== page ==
I would hate to start off an elegy with “so-and-so was a lot of things,” as I feel that Mr Vidal would tut-tut that convention. I’ll try to do so in another way.
Gore Vidal died on Tuesday, at the age of 86. (Check out Matthew Hays’ obit and interview with Vidal.) He was opinionated, stubborn, articulate, monied, arguably prolific, a fighter, a playwright, a screenwriter, a novelist, an essayist, an actor and so much more.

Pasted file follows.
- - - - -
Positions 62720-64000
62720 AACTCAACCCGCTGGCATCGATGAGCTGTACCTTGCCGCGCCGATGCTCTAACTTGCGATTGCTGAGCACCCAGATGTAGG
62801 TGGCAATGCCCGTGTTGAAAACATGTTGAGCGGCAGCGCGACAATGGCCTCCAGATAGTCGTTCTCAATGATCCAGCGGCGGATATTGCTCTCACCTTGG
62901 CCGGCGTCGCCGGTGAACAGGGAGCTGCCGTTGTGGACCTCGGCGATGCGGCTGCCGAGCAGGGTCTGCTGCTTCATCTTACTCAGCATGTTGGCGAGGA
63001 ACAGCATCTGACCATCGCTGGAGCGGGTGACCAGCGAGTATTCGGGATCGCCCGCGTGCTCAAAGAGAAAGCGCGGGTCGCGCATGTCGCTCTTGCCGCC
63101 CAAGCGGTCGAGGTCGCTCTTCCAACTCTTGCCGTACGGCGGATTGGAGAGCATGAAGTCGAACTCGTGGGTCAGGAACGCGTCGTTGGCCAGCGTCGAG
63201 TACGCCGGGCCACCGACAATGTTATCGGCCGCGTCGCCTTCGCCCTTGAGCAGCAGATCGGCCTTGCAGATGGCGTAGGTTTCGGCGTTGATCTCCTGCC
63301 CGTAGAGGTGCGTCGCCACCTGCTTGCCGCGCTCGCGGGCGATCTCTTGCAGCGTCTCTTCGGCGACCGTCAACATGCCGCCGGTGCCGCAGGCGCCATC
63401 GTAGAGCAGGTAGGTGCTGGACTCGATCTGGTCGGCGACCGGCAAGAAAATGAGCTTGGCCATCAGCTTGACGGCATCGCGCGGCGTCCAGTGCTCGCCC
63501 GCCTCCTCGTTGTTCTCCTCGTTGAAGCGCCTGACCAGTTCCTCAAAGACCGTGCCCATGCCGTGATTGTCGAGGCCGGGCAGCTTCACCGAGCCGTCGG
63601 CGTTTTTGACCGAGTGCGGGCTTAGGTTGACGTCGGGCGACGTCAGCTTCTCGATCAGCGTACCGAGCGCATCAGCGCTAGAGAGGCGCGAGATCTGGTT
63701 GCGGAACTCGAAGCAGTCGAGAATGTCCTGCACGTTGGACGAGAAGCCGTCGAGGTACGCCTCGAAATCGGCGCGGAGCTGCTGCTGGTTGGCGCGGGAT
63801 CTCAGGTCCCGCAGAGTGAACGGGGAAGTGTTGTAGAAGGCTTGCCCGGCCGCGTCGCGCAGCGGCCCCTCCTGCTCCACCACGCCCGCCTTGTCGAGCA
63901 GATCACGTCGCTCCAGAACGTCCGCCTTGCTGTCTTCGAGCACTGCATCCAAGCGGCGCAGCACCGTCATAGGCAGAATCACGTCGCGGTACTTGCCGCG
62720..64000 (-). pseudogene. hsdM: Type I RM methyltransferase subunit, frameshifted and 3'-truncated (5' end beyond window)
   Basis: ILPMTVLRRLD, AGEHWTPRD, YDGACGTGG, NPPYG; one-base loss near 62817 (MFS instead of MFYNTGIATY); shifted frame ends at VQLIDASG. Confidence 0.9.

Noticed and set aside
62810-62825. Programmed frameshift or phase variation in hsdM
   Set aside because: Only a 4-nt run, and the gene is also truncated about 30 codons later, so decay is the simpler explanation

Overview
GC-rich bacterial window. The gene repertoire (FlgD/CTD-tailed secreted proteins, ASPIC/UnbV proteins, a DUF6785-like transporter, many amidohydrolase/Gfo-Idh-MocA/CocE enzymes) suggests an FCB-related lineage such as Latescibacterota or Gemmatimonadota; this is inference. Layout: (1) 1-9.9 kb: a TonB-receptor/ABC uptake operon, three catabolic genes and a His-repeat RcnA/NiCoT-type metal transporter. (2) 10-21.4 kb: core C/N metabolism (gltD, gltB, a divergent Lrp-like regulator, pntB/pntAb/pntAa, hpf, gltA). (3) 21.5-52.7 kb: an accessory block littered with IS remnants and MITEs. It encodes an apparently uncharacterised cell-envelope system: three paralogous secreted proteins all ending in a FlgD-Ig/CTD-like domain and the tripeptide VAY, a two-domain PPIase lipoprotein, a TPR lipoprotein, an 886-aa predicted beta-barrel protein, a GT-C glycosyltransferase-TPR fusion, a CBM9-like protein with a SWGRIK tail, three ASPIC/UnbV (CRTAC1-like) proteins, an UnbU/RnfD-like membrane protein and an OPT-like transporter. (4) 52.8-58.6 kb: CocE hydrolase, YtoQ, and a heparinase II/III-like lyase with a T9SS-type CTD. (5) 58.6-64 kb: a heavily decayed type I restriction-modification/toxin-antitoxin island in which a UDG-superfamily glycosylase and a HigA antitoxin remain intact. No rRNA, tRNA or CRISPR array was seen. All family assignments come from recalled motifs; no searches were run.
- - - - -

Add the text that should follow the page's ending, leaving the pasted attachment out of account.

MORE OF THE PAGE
He is the man who had sex with men who said that “There is no such thing as a homosexual or a heterosexual person. There are only homo or heterosexual acts. Most people are a mixture of impulses, if not practices.” He is the man who published The City and The Pillar, a novel that got his name banned from The New York Times for years. He ran for office. He pissed off Norman Mailer and delighted in making fun of Truman Capote and many others. He was the last of a dying breed: an erudite, intelligent man of letters who knew how to speak his mind in the world of soundbites and quips.